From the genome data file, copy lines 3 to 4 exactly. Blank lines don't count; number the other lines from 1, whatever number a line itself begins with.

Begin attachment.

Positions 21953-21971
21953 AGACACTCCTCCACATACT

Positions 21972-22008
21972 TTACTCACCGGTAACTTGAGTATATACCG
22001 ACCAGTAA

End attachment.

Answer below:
Positions 21972-22008
21972 TTACTCACCGGTAACTTGAGTATATACCG